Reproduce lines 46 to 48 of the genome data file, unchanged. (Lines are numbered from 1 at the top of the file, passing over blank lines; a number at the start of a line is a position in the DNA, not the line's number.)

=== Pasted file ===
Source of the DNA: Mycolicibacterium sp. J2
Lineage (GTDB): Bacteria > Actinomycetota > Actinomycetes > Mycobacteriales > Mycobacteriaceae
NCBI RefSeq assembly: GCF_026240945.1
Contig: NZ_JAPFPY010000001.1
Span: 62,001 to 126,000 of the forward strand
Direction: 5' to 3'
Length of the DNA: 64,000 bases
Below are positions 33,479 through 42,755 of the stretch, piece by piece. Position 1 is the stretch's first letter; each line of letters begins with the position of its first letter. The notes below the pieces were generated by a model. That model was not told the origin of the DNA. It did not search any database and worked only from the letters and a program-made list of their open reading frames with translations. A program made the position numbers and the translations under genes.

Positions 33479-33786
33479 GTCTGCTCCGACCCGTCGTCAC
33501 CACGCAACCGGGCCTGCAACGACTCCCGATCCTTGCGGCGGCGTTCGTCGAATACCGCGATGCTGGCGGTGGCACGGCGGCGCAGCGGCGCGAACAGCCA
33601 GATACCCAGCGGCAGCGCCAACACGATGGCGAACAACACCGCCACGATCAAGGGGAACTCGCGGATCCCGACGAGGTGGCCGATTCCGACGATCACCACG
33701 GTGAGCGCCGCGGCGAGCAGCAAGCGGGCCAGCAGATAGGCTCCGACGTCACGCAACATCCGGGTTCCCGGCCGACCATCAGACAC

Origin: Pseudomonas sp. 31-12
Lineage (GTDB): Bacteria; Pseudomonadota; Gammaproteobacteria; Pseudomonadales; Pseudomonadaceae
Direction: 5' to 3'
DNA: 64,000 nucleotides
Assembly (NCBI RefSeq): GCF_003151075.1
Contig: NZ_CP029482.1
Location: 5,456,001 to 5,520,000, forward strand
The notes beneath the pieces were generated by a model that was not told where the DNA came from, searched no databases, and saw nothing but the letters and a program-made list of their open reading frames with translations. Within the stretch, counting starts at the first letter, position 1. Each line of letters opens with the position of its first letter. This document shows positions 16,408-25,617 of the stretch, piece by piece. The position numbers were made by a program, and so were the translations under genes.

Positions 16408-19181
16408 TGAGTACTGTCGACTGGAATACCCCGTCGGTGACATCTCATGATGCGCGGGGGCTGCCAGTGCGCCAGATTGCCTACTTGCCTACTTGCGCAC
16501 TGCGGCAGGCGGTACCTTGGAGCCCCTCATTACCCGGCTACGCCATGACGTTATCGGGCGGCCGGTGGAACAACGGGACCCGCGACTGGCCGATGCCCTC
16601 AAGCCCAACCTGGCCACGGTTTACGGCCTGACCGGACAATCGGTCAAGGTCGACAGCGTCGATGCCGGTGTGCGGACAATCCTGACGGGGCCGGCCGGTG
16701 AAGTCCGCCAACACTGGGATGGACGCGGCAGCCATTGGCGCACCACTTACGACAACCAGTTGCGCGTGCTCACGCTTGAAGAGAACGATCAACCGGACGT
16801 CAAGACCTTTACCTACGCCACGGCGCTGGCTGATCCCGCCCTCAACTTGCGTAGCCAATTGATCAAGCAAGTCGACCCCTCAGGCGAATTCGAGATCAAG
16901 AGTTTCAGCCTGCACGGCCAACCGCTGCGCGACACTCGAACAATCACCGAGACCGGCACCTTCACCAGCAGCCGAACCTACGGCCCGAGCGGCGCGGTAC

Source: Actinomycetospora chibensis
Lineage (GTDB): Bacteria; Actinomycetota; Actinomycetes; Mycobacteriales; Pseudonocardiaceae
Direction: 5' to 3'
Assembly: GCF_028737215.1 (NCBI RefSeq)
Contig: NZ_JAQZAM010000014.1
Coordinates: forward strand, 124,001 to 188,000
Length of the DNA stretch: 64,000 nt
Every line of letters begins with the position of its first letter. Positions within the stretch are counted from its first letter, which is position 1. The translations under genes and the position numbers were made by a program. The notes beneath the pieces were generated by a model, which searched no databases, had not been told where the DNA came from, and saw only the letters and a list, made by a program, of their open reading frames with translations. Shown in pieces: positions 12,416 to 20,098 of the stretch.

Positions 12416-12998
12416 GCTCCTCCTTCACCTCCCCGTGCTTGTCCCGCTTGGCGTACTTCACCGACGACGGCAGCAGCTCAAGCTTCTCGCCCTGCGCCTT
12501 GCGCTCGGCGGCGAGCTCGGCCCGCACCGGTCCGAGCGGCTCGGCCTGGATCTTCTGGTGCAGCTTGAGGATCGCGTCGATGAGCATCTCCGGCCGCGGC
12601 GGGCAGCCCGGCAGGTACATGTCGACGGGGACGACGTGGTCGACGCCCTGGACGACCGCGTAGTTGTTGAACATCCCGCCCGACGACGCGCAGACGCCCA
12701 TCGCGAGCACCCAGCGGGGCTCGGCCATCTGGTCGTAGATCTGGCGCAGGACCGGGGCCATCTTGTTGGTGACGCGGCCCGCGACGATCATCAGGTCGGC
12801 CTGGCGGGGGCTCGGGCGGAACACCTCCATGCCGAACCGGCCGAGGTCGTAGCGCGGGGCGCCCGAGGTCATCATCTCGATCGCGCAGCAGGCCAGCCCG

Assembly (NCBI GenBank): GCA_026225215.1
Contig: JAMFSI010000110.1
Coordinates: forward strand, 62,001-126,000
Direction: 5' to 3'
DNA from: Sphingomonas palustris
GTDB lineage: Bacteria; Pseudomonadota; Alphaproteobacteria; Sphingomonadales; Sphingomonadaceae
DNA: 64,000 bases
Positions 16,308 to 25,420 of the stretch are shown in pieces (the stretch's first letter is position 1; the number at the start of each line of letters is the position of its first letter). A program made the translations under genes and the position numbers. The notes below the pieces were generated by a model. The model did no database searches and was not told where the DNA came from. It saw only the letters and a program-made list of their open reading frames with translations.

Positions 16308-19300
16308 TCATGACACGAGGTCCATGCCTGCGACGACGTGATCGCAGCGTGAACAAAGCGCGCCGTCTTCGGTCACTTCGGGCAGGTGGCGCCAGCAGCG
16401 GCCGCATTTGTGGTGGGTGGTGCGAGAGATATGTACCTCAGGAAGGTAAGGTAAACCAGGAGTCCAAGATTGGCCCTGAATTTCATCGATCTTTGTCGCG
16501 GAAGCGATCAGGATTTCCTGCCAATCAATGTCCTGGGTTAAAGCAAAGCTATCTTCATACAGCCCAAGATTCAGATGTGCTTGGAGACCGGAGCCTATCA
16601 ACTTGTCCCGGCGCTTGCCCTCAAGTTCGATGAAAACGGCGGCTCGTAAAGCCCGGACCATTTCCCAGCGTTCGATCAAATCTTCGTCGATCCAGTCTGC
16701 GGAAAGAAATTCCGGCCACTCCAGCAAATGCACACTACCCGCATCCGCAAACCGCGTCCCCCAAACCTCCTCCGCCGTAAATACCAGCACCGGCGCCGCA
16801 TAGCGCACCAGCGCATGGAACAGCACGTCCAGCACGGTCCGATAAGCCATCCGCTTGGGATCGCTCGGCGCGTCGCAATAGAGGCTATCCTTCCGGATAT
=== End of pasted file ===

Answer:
Direction: 5' to 3'
DNA from: Sphingomonas palustris
GTDB lineage: Bacteria; Pseudomonadota; Alphaproteobacteria; Sphingomonadales; Sphingomonadaceae